7

So, what led to the birth of philosophical thought as opposed to mythological tradition in the Ancient West? This is not really a philosophy question, but a question of history. A good, provocative book on the subject is Thomas McEvilley's The Shape of Ancient Thought, which looks at the historical connections between the philosophical traditions of the ...


7

Apart from my 1996 "Stoic Syllogistic" there are two other semi-formal treatments of Stoic logic that acknowledge historical data overlooked by (or unknown to) Kneale&Kneale and Benson Mates: Peter Milne's 1995 "On the completeness of non-philonian Stoic logic" and Mario Mignucci's 1993 "The Stoic Themata". Both introduce axioms into their system that ...


7

There's a linguistic problem with calling things prior to the ancient Greeks philosophies. But leaving that aside, there's three main things I can think of that could be said to have some philosophical content: Religious texts such as the Jewish Scriptures, which make ethical and metaphysical claims. The Confucian Analects, The early Daoist texts like the ...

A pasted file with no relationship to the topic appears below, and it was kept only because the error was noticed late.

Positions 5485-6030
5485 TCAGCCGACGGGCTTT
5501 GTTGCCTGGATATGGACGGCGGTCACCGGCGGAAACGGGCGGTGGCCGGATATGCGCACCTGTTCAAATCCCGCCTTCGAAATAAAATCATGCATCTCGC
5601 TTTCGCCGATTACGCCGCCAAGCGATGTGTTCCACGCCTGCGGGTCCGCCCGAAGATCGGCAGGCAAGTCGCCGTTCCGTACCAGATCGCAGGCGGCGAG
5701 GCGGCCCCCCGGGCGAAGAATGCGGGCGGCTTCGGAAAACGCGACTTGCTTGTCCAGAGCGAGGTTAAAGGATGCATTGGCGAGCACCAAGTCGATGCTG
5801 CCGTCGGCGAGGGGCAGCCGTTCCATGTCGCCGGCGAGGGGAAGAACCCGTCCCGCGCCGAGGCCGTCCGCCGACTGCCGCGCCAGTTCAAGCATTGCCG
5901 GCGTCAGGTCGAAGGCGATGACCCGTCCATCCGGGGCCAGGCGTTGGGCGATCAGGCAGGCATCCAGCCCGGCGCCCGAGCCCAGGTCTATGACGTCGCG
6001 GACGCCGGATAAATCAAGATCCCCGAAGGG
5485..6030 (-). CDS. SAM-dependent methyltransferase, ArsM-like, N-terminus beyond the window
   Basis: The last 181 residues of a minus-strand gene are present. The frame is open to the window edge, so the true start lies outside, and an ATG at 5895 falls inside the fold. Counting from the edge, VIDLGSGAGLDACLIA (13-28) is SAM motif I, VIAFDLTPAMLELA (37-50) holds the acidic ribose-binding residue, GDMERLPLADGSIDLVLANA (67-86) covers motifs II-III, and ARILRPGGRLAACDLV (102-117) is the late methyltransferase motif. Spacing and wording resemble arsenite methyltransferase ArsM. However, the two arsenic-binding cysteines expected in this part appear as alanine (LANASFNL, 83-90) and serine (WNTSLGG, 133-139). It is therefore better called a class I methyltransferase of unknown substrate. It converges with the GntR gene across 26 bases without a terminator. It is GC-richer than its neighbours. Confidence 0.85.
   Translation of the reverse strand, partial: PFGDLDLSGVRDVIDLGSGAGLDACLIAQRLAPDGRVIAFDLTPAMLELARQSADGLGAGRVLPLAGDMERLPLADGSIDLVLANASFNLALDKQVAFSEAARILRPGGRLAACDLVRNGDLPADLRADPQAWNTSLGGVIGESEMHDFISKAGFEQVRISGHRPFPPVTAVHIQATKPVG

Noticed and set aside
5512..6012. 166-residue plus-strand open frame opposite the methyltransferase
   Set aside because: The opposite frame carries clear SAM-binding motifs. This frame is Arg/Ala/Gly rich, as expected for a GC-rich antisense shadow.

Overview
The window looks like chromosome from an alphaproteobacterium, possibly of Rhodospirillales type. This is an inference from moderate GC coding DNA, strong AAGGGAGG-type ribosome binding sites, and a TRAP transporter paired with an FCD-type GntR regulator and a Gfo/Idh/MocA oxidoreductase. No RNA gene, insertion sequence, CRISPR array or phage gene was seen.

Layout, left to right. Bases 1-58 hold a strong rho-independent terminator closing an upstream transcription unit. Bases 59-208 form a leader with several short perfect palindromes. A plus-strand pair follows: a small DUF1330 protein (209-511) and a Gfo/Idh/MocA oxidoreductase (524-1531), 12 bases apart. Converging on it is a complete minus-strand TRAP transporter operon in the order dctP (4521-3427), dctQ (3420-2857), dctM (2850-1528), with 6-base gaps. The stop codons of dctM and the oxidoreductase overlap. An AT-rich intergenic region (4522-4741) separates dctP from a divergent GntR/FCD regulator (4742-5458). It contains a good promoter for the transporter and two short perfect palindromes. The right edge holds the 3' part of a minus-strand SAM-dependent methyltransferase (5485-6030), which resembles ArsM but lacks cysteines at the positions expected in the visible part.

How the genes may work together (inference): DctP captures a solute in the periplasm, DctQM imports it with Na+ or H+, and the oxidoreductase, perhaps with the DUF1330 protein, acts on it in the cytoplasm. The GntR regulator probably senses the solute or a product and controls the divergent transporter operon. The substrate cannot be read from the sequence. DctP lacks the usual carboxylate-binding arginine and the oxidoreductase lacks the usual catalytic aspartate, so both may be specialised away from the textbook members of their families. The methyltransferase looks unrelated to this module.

7

To add to Virmaoir's answer The Rig Veda is estimated to date from at least 1100 BCE, possibly earlier. Although mainly a mythological and religious text, it contains passages such as this one: Then even nothingness was not, nor existence, There was no air then, nor the heavens beyond it. What covered it? Where was it? In whose keeping Was there ...


6

Since you said a standalone deduction is fine, I'll offer what I think might work having extrapolated the sort of reasoning used in the second one. The way "a brown horse and a dark ox" might be "three together" is this: A brown horse; A dark ox; A brown horse and a dark ox. That is, each animal is itself one object, and then the two of them together is a ...